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Beautiful Cleopatra

Cleopatra (Gonepteryx cleopatra) male
Cleopatra (Gonepteryx cleopatra) male

The Cleopatra is not a butterfly we see in the UK although a few individuals have occasionally appeared in southern England, perhaps as a result of hitch-hiking on a passing ship! (1) It is not markedly different from the Brimstone until the male opens his wings during flight and reveals beautiful orange patches on the yellow fore-wings. These butterflies do not bask with their wings open, so one needs to photograph it in flight to catch the lovely orange discal colours. I always seem to underestimate the necessary shutter speed; the 1/1,600th of a second in the following photograph was too slow! But on the other hand, perhaps the slight blurring suggests movement?! I love the way the butterfly starts to unfurl its proboscis before it arrives at the flower. They demonstrate remarkable dexterity – if that is the right word – in using their proboscis.

Cleopatra butterfly (Gonepteryx cleopatra) male in flight
Cleopatra butterfly (Gonepteryx cleopatra) male in flight

The Cleopatra butterfly is found throughout southern Europe and across all of Spain, from north to south. There are a number of subspecies. These photographs were taken in the village of Pola, in Somiedo National Park, Asturias, Spain. This is a location where minimum temperatures fall to zero (0 deg C) in the winter. The butterflies were however, enjoying the evening sunshine in August of this year, nectaring on these flowers.


The uppersides of the male wings, particularly the fore-wings, of this species strongly reflect light in the ultraviolet region of the spectrum. (2)  Unlike us, butterflies can see UV light and males often use it to show off to females or to discourage would be rivals.  The wings of these butterflies also contain pterin pigments – xanthopterin and erythropterin – which create the bright wing colours. There are also cover scales on the wings, which create structural colours by back-scattering the incident light when it hits a series of microscopic ridges – called nanostructures – on the scales. (3) There is an awful lot more to this structural colour story than I have alluded to here, but it certainly makes for a lovely butterfly.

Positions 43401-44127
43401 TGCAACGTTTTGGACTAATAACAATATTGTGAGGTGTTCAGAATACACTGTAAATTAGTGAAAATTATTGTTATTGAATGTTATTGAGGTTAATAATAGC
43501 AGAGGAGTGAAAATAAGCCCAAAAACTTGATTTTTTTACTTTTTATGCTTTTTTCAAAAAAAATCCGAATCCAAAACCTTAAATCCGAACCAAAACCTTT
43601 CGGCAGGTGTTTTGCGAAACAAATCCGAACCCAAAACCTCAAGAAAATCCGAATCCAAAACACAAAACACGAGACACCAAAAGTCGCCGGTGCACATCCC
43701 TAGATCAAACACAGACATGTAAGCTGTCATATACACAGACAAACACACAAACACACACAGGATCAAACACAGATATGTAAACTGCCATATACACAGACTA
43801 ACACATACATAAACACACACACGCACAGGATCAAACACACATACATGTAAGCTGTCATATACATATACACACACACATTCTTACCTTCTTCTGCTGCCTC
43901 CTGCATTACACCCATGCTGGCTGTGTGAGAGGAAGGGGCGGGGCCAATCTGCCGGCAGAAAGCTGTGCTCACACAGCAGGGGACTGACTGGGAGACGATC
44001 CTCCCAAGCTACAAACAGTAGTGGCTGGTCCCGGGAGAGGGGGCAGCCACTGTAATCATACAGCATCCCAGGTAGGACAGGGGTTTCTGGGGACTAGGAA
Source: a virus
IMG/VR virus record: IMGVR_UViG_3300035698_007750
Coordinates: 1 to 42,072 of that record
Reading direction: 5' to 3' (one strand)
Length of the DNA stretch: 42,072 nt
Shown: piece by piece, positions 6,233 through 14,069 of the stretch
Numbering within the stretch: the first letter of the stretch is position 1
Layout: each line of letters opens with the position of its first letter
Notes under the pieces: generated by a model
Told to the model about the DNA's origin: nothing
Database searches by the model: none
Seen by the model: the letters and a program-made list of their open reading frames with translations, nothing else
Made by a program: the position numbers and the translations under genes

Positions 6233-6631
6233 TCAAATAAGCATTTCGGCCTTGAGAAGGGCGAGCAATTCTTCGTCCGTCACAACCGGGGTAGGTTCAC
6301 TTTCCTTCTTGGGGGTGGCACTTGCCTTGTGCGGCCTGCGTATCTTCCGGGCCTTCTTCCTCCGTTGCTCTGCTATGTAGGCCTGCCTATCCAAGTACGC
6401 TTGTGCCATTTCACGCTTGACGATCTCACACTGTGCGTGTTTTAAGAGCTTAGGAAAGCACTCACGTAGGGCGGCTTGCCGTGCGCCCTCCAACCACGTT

2. Wilts, B. D., Pirih, P., & Stavenga, D. G. (2011). Spectral reflectance properties of iridescent pierid butterfly wings. Journal of Comparative Physiology A, 197(6), 693-702.
  3. Wijnen, B., Leertouwer, H. L., & Stavenga, D. G. (2007). Colors and pterin pigmentation of pierid butterfly wings. Journal of insect physiology, 53(12), 1206-1217.

rcannon992 View All

I am an entomologist with a background in quarantine pests and invasive invertebrates. I studied zoology at Imperial College (University of London) and did a PhD on the population dynamics of a cereal aphid (Metopolophium dirhodum) in the UK. I spent 5 years with the British Antarctic Survey studing cold hardiness of Antarctic invertebates and 17 years with the Food and Environment Research Agency. My main interests now are natural history, photography, painting and bird watching.

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